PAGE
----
Author Archive

Restek’s First Twitter Lunch & Learn This Thursday, December 17th at 12:00PM EST

Hi there! Restek is excited to be hosting its first Twitter Lunch & Learn this Thursday, December 17th!  It’ll start at 12:00PM EST (UCT-5:00), and you’re invited to join us as we talk GC inlets! You can follow along by visiting: https://twitter.com/hashtag/AskRestek And you can actually join us by simply tweeting your question or comment, adding […]

The Customer’s Voice: How hot do you take your Press-Tight® column connectors?

Hi there!  I know that we frequently solicit your input on the blog, but I’m particularly interested in hearing about your experience with Press-Tight® column connectors.  I was just surprised by an observation we made in the lab, and I’d like to know if you have had similar experiences! My summer intern, Elena Woiciechowska, and […]

GC Troubleshooting: Using “No Injection Instrument Blanks”

Let’s cut to the chase.  Here’s the problem I was observing.  I had just performed injection port maintenance, replacing the septum, liner, and liner o-ring.  I thermally conditioned the system before use.  I injected a standard with two compounds, and my earlier eluting compound, endrin, appeared to be suffering from serious co-elutions.  Glommed on to […]

GC Inlet Liner Troubleshooting: When the problem isn’t your liner

I get a lot of ribbing from my colleagues because for the past two years I’ve spent a lot of time thinking about GC inlet liners.  I’m cool with that, and it isn’t because of my unshakable self esteem (actually, I’m quite sensitive, thank you very much).  It’s because I feel that my colleagues and […]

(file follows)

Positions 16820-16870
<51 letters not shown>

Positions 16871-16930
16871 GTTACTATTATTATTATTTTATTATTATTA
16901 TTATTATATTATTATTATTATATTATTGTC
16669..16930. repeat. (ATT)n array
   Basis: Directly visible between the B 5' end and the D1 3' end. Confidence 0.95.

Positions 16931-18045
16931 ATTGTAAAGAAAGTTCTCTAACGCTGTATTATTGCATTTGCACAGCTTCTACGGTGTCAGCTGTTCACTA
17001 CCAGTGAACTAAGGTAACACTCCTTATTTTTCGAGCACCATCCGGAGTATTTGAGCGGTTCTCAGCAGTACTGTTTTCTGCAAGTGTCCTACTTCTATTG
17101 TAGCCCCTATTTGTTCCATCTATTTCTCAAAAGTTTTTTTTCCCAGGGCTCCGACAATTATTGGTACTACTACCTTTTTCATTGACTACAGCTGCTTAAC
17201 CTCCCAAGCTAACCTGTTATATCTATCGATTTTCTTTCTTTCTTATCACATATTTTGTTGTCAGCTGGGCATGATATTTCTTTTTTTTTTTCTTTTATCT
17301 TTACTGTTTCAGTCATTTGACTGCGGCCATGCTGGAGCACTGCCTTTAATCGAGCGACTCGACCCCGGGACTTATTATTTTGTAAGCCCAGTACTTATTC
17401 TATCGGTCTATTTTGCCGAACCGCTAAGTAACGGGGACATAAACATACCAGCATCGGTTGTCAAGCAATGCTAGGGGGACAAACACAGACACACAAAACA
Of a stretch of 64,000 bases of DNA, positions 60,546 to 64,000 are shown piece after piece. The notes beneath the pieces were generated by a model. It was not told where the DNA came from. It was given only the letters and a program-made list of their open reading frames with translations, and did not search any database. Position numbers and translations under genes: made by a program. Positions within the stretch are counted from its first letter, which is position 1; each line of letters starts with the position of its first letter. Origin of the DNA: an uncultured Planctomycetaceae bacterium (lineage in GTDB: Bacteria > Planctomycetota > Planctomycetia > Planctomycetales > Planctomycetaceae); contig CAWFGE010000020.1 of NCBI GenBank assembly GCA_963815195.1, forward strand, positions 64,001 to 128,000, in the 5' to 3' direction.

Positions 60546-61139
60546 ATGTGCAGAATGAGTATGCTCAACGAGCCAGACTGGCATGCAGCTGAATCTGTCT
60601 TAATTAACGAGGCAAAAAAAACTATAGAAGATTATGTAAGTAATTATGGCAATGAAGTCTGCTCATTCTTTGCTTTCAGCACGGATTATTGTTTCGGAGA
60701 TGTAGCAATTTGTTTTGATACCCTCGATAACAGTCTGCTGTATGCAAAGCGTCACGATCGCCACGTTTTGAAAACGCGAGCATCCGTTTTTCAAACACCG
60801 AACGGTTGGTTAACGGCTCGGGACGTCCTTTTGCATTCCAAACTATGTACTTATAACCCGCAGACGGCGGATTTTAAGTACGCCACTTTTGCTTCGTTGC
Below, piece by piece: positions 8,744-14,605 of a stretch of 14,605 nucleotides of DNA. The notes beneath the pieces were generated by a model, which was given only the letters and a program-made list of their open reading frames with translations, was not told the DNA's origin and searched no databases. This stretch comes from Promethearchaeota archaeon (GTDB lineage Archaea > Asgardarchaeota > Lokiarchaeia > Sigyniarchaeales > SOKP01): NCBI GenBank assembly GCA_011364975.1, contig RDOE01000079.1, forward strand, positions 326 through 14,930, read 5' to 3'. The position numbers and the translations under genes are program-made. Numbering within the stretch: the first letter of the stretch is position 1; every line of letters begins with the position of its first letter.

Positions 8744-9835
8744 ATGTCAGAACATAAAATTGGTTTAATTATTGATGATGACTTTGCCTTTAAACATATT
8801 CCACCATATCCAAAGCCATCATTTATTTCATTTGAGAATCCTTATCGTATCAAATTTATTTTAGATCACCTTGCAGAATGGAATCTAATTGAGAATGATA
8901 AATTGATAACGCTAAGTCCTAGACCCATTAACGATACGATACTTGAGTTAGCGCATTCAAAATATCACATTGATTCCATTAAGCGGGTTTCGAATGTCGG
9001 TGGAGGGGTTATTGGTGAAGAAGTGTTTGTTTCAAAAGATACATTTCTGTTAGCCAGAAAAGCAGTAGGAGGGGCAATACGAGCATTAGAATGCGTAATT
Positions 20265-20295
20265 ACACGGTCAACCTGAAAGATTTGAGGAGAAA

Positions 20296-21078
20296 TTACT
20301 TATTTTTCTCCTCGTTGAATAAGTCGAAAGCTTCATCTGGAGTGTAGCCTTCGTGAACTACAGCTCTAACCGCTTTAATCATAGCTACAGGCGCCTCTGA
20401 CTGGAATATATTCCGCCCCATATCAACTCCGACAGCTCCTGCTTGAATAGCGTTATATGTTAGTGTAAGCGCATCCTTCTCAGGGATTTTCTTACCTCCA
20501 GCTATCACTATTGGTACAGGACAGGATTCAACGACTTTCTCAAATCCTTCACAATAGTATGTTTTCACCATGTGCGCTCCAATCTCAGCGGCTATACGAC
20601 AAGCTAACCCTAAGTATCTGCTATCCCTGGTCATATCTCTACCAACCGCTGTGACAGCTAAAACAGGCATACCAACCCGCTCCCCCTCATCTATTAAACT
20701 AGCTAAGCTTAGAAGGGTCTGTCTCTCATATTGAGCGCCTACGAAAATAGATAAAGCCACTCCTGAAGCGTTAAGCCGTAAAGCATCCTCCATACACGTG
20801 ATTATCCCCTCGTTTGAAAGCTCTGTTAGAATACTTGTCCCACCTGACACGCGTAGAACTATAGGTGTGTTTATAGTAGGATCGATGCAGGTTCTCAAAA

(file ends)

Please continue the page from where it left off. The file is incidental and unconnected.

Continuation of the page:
When your data goes BOING! An electrifying tale of FID troubleshooting!

Recently my colleagues were performing dual inlet/column/detector analyses of 2,4-dinitrophenol (2,4-DNP) using flame ionization detectors (FID) in an Agilent 6890 gas chromatograph.  They noticed something odd.  The results from the front side were considerably lower and less reproducible than those observed from the back, even though they were essentially set up the same way.  Bah!  […]

To Wool or not to Wool. That’s the Question! What are your thoughts?

Wool.  Savior?  Bane?  In hats it’s warm, but itchy.  In GC inlet liners it helps liquid-sample vaporization, but may create inertness problems.  There’s always a compromise, isn’t there (well maybe not with hats)?  After performing quite a bit of experimentation myself and reviewing what literature I could find on the matter, I hold the conviction […]

The Human Element

My last two posts have taken us through a couple of topics. Let’s review. First, we welcomed element 112, which was recently christened Copernicium. Then, we pondered the question of why the discoverers couldn’t give it the atomic symbol “Cp.” The answer was that it was already taken by the mysterious element Cassiopeium. Well, as […]

The Human Element continued…

You’ll note in the picture associated with the post “The Human Element” there was a continuation of the image. I post it here for those interested in seeing the rest of the story… P.S. The “Welcome to Innovations” was already there. :)

When Science and Mythology Meet (Bear with me…it’s another cartoon…)

Again, not a directly chromatography-related post, but a follow-up on my previous post (see two below). In that entry I asked why the discoverers of the newly minted Copernicium couldn’t give it the atomic symbol “Cp,” having to use “Cn” instead. I’m sure it’s with bated breath that you await the answer! One of the […]

A Revolution Recognized! Scientists honor famous astronomer with ultimate distinction.

So it isn’t chromatography, but as scientists I think we should welcome the newest member of an elite club. I’m talking about the recent official acceptance of Copernicium (Cn) into the pantheon of named elements. Element 112 has been with us for some time (actually, element 112 is never with us for long, being a […]